"The courts have moved pretty far away from activism in determining school matters," said David Pickler, the perennial chairman of the Shelby County Schools board, on Tuesday, by way of commenting on the latest action by U.S. district judge Samuel Hardy Mays, who is hearing the consolidated case involving rival plans for consolidating Memphis City Schools and SCS.
After conferring with Mays on Monday afternoon, the various attorneys in the case have agreed to the concept of appointing a mediator in a last attempt to resolve the dispute prior to judgment on an injunction sought by the plaintiffs.
As a result of the new postponement, Tuesday morning's scheduled hearing on the case in Mays' court was rescheduled for May 3rd, the same date by which an appointed mediator would attempt to arrange a resolution of the case.
This is the second consecutive two-week delay Mays has mandated prior to the prospect of his issuing a ruling from the bench.
The lawyers — representing MCS, SCS, the city of Memphis, the Memphis City Council, the Shelby County Commission, and other entities — agreed to huddle Tuesday morning in the Baker, Donelson legal offices, in an effort to agree on the identity of a mediator. Mays had served notice: If they could not agree, he would appoint a mediator himself.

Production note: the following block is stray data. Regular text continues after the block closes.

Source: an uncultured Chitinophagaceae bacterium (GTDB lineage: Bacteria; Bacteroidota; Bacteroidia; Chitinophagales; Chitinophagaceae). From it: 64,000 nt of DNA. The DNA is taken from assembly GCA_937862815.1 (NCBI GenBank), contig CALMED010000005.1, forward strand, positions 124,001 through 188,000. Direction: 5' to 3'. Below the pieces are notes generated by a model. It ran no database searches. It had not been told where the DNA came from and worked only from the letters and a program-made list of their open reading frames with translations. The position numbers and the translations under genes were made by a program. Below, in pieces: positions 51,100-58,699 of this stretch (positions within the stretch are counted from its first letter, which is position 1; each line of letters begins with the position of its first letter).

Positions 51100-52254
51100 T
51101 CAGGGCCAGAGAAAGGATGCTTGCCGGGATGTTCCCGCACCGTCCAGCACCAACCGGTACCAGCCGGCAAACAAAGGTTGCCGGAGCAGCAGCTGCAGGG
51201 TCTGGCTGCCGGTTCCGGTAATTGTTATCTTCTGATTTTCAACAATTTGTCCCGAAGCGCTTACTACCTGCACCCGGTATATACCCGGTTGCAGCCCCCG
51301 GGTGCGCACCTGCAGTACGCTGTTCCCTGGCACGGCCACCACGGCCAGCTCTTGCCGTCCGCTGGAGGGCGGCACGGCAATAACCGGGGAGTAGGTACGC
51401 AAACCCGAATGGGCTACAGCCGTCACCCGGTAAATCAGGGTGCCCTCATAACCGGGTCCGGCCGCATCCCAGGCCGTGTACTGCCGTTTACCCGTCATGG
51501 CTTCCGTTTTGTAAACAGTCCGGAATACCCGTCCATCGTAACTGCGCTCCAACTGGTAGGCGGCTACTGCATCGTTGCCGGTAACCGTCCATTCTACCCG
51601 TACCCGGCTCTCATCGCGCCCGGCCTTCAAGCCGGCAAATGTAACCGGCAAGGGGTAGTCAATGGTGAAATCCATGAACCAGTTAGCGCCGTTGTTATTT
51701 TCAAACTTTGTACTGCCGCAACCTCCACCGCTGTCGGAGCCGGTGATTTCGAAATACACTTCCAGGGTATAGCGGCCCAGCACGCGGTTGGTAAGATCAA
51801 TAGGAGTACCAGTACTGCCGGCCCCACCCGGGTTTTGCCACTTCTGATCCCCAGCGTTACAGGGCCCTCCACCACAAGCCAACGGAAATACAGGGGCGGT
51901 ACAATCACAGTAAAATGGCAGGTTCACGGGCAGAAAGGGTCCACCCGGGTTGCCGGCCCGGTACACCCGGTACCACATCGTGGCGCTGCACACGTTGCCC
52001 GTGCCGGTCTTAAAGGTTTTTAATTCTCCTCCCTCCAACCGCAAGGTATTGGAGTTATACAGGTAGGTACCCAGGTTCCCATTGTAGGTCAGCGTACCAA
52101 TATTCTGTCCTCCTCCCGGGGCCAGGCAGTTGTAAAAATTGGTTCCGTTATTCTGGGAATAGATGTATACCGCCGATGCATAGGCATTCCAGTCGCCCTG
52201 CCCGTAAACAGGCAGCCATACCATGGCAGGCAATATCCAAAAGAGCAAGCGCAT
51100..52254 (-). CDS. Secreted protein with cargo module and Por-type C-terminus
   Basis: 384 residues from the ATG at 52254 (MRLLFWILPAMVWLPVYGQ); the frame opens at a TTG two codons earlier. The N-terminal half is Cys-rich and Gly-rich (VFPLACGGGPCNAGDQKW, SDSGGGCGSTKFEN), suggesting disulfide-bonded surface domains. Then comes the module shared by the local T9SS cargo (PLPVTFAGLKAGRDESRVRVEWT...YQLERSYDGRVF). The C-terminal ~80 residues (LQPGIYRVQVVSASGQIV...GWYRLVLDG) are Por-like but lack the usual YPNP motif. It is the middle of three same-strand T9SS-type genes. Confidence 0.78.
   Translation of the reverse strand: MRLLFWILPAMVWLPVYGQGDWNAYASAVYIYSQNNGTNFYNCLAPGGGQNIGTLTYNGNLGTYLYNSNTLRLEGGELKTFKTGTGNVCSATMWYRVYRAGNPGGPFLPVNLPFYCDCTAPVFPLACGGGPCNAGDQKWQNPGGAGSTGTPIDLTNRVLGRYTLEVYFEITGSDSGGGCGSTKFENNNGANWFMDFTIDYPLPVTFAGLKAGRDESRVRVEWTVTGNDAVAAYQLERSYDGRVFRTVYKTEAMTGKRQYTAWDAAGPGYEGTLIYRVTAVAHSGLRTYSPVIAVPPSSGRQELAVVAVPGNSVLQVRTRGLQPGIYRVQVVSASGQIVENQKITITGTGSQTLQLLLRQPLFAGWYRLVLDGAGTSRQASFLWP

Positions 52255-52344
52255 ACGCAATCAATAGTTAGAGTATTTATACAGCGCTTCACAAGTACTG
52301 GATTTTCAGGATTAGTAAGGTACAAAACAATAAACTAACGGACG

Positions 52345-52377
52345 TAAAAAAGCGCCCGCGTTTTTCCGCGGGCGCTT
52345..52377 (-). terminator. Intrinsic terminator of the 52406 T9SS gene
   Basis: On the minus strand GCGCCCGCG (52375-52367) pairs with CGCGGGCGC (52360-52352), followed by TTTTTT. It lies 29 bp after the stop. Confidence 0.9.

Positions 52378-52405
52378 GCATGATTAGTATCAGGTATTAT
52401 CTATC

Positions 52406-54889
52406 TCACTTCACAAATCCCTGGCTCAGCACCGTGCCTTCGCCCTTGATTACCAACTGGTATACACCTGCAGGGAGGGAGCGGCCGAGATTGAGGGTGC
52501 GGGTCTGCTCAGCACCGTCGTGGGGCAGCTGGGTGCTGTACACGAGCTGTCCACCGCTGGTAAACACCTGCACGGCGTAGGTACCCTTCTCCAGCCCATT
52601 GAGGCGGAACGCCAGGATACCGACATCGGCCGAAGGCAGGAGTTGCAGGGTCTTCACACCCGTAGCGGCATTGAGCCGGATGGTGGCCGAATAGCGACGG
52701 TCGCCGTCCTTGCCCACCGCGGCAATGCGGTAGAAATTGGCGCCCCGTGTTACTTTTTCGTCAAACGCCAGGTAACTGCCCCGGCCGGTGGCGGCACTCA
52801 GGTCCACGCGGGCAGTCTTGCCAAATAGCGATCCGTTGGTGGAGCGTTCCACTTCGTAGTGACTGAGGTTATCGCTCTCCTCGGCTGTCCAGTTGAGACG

The core of the case is a suit by Shelby County Schools, with the state of Tennessee as an associated party, against the Memphis City Council, MCS, and the Shelby County Commission, asking for a declaratory judgment against an ongoing effort to proceed with immediate MCS-SCS consolidation.
By implication, the status of the Norris-Todd bill, passed by the legislature in January and signed into law by Governor Bill Haslam, is also at stake, as the plaintiffs' preferred method of completing the merger that was approved by Memphis voters in a March 8th referendum.
Still pending is Mays' action on a request by the primary litigants for an injunction preventing the County Commission from proceeding on its own merger plan, which involves the appointment of members to an interim all-county school board.
Mays indicated he would decide on the injunction by May 3rd if mediation has been unsuccessful.
Selection of a mediator may turn out to be the easy part. But it's hard to see where the axis of compromise lies. There had been some speculation, soon after Mays first arranged on April 4th for the parties to attempt an agreement, that a bargaining point might be the final provision of Norris-Todd.
This is the mechanism that allows, after an MCS-SCS merger, for the creation of new special school districts within Shelby County — providing an "out" for any or all of the suburbs which had been served by Shelby County Schools.